The few lucky candidates that get through the pre-clinical development stage can enter phase I of clinical trials where they are generally tested on 20 to 100 healthy volunteers to determine whether the candidate drug behaves in the same way in the body as that indicated in pre-clinical trials. The safety profile – or toxicity – of the compound is, once again, the main concern, but this time in humans. This includes testing a safe dosage, how the drug is metabolized, and how long it remains active inside the body.
Of note is the fact that phase I clinical trials tend to exclude women. For safety reasons, regulatory authorities recommend excluding women of childbearing age in early clinical testing until drug candidates pass all toxicity screenings. According to the FDA, a phase I trial can take several months.
Phase II studies – proof of concept
In phase II, the candidate drugs are tested on 100 to 300 patients with the disease that the candidate is intended to treat or cure. Efficacy joins safety as minimum and maximum dosages are determined – focus is placed on establishing data for determining the doses to be used in the next phase of studies. Phase II typically takes up to two years.
Phase III studies – regulatory proof
Phase III is the last step in the studies before requesting approval from pharmaceutical regulators. The number of patients included in a phase III study typically ranges in the thousands to make certain enough data is collected in order to convince regulators that the drug works as intended. At this stage it should be made obvious that the drug is safe for humans and has the intended clinical efficacy.
This is also where the researchers document and report any side effects experienced by patients, thus patients need to be exposed to the drug for long periods of time in order to make sure those side effects are properly assessed. Phase III takes one to four years on average.
4. Market approval
Once the clinical trials are complete, applications for market approval called New Drug Application (NDA)*/Biologics License Application (BLA) in the US and the Marketing Authorisation Application (MAA) in the EU, which can comprise 100,000s of pages of documentation summarizing all the data collected and making the case for approval, are submitted to the FDA and/or the EMA, respectively.
*Note: some new drugs are categorised as New Molecular Entities (NMEs), drugs with active ingredients yet to be approved by the FDA or other regulatory authorities, and those require an NME NDA application.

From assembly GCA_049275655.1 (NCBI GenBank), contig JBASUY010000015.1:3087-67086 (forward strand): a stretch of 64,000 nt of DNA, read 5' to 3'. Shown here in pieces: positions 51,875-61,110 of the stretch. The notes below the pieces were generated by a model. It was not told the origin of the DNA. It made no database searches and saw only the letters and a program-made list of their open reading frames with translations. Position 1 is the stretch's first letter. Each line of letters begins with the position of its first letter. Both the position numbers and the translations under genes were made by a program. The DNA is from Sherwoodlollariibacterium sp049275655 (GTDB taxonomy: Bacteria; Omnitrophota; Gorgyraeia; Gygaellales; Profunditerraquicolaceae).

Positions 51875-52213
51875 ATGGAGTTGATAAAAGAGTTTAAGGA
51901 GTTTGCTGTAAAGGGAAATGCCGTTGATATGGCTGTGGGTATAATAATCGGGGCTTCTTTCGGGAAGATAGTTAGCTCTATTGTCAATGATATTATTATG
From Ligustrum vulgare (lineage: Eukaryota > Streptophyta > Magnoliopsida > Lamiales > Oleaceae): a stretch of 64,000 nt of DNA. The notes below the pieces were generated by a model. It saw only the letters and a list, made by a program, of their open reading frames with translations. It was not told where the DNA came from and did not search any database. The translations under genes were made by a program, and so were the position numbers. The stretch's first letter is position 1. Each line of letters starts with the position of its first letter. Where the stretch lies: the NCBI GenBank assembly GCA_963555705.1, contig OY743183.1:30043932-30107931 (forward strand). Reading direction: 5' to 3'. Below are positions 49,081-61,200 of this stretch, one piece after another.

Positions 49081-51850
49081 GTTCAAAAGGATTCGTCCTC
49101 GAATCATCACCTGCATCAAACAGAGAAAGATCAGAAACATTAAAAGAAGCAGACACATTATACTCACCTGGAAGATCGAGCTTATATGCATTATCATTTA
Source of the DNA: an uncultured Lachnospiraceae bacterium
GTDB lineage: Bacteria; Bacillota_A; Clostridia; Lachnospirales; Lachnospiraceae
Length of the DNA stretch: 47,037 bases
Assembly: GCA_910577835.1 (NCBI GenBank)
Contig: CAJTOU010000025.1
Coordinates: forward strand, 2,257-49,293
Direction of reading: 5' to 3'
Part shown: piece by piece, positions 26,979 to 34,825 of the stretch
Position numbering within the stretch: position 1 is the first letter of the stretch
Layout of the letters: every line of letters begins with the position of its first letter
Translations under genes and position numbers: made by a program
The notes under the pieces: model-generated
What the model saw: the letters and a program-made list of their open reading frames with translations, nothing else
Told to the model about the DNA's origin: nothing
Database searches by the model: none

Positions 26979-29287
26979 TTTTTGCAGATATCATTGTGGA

Preparing these documents for submission can take several months, and for the authorities to process the applications normally takes around 6-10 months.
If the pharmaceutical regulatory authorities decide to approve the application, the product can be launched on the market.
At this point, price negotiations begin between the producers of the drug and the potential buyers (governments or insurance companies). The price negotiating process can differ from country to country. In the Europe, EU member states follow specific EU guidelines, but some guidelines vary. Take Sweden, for example, where pricing regulations follow EU rules, while reimbursement regulations are set at the national level. For a more detailed look, read here.
Meanwhile, in the US, price negotiations take place between the pharma companies and private insurers, leaving the national government out of such negotiations. This leads to higher prices for such drugs in the US compared to Europe and other developed countries.
Phase IV studies – marketing and safety monitoring
In some cases, after market approval, regulators will require phase IV trials for post-marketing safety surveillance (pharmacovigilance). This course of action usually takes place to ensure that newly approved drugs do not interact with other forms of medication. They are also necessary for further safety testing, especially in cases of drugs used to treat complex medical conditions or pregnant women who are unlikely to have been involved in earlier trials. It can also be relevant when the drug targets a rare conditions and clinical trials therefore have been limited in terms of the number of included patients.
Summing up, 12-15 years later is when the long journey of drug development ends. However, we have barely touched upon the challenges associated with the development and approval process. Stay tuned for the second part of this series where we will take a look at some of the major hurdles companies face when taking one of their products to market, including the high costs related to drug development.